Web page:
Rep. Matt Gaetz (R-Fla.) joined a growing chorus of conservative lawmakers calling on Senate Republicans to move ahead with a vote to replace the late Supreme Court Justice Ruth Bader Ginsburg before the November election.
“I think President Trump ought to do what President Obama did and nominate a replacement, I think President Trump has a constitutional obligation to do that. The Senate has a constitutional obligation to advise and consent,” Gaetz told Cheddar during a wide-ranging interview Monday.
Ginsburg, who served on the Supreme Court for 27 years, died from complications from pancreatic cancer on Friday. Only hours after the news broke, Senate Majority Leader Mitch McConnell put out a statement vowing to vote on President Trump’s yet-to-be-named Supreme Court nominee.
It’s quite the reversal for the conservative Senate, which in 2016 refused to vote on President Barack Obama’s Supreme Court nominee Merrick Garland after conservative justice Antonin Scalia died eight months before the election.
In a video from 2016 that went viral over the weekend, Sen. Lindsey Graham (R-S.C.), who has already said he is "dead set on confirming" President Donald Trump's nominee, was seen saying, “If there is a Republican president in 2016 and a vacancy occurs in the last year of the first term, you can say, Lindsey Graham said let’s let the next president, whoever it might be, make that nomination. And you can use my words against me, and you’d be absolutely right.”
At the time, McConnell similarly called for the incoming president to appoint a replacement justice. As it stands, the decision of whether or not to vote on a replacement will likely come down to only a handful of swing votes among Republican Senators. Sen. Susan Collins (R-Maine) and Sen. Lisa Murkowski (R-Alaska) already expressed their opposition to the vote, according to The Washington Post.
“Frankly, I think the Senate should have taken a vote on Merrick Garland. If Mitch McConnell and the Republicans had reason to vote against him -- and I thought there were plenty -- they should have just voted, ‘no.’ I think it did set a bad precedent, what Republicans did in that circumstance,” Gaetz said.
Gaetz said he supports Barbara Lagoa, a Cuban-American appellate judge from Florida, for the role. She and Judge Amy Coney Barrett are reportedly on the shortlist for nomination, according to Time.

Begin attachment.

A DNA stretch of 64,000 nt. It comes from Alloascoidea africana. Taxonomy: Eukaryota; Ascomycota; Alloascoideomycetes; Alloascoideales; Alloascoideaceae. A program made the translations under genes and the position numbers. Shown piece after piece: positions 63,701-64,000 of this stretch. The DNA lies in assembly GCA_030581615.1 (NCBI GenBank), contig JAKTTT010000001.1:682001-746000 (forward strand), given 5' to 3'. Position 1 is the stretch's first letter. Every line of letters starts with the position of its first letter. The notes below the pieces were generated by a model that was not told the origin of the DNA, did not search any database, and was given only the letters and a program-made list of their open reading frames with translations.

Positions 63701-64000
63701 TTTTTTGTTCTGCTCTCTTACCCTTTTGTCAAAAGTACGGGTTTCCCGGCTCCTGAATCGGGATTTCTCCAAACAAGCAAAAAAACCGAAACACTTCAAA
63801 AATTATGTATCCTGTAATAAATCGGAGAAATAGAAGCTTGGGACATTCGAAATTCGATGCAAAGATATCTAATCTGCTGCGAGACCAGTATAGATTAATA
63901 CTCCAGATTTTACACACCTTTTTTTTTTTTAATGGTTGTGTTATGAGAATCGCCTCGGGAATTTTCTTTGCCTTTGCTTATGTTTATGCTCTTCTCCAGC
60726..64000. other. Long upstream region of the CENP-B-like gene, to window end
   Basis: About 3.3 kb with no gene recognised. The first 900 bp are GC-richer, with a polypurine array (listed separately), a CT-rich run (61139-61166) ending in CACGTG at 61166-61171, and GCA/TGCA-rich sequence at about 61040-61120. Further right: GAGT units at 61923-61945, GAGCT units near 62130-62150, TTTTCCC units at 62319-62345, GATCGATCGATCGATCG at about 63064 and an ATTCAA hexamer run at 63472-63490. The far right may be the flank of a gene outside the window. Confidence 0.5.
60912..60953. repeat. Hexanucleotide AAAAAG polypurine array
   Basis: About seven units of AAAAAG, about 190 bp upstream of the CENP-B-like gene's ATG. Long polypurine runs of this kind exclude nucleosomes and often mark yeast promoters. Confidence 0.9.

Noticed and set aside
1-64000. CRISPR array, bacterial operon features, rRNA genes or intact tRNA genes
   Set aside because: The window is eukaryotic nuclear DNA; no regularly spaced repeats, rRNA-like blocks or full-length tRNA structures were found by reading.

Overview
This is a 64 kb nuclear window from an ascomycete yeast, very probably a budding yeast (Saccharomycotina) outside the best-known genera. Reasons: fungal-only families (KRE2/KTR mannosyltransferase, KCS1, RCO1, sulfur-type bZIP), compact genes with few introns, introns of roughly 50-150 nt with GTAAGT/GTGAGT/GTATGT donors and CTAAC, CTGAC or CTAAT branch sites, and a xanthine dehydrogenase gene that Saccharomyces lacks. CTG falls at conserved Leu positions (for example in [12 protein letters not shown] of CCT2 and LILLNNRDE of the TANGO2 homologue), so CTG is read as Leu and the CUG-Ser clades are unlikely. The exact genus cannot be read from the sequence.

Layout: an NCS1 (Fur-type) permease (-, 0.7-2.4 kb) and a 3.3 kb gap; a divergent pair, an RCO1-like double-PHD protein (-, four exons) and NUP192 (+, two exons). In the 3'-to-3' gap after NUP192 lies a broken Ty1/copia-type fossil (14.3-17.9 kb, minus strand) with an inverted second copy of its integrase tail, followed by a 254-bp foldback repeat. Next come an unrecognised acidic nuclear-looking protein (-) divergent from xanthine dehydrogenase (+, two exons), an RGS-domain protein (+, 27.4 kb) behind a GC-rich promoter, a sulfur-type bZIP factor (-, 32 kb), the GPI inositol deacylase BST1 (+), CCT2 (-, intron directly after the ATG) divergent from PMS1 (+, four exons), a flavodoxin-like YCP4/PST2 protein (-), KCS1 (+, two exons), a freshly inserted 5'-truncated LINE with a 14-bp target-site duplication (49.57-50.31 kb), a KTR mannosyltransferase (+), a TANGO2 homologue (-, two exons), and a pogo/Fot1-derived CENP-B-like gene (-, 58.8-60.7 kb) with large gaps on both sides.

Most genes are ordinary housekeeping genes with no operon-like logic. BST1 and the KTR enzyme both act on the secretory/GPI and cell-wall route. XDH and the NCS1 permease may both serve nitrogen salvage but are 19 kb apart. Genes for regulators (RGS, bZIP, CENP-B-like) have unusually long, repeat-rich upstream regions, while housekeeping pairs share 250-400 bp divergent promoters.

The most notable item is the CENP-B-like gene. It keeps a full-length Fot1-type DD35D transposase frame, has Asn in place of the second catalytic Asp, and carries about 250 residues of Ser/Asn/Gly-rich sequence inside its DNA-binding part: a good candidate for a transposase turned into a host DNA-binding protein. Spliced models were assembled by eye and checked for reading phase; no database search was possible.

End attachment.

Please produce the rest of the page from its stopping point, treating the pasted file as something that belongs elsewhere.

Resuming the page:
“In my conversations with the president as recently as yesterday, he is focused on a bold and exciting pick,” Gaetz said.
Gaetz also weighed in on TikTok, the controversial Chinese social media app that the president has targeted over security concerns, adding to escalating tensions with China. A threatened ban produced a tentative deal over the weekend that would have Walmart and Oracle taking minority stakes in a new, U.S.-run company. TikTok’s owner ByteDance rejected a previous bid from Microsoft.
“I am grateful that the move to Oracle seems to be a better national security fit than Microsoft. A lot of Microsoft’s artificial intelligence work and research and development is actually going on in China, so I worry about their close relationship with our enemies,” Gaetz said.
Microsoft faced criticism from the White House amid talks to buy TikTok. Trump’s trade advisor Peter Navarro accused Microsoft’s Bing and Skype as acting as “enablers of Chinese censorship, surveillance and monitoring” during an interview with Fox News in early August, Reuters reported.
Cannabis MORE Act
A vocal proponent of legal cannabis, Gaetz also expressed disappointment over a decision by House Democrats to postpone a vote on the Marijuana Opportunity Reinvestment and Expungement (MORE) Act. Gaetz is the only Republican cosponsor of the bill, which seeks to decriminalize and deschedule cannabis from the Controlled Substances Act, and contains provisions for expungement and resentencing of cannabis-related convictions.
“It’s really disappointing to me, as someone who has worked across the aisle on cannabis reform, to see Democrats abandon the effort, to walk off the field and say, ‘Eh, this is just something we’ll deal with after the election.’ Whether it's the Supreme Court or whether its marijuana reform, what's so hard about just doing our job?"
The MORE Act previously seemed like a win-win for Democrats that could demonstrate support for both social justice and for cannabis legalization, especially given the comparatively more conservative views of Democratic Presidential candidate Joe Biden. But attacks from Republicans like McConnell, alleging that Democrats were prioritizing cannabis over coronavirus relief, spooked some lawmakers with tough reelection bids in November, Politico reported.
Although Gaetz is the only Republican cosponsor in the House, the bill enjoys broad bipartisan support among voters, according to a recent poll from Data for Progress.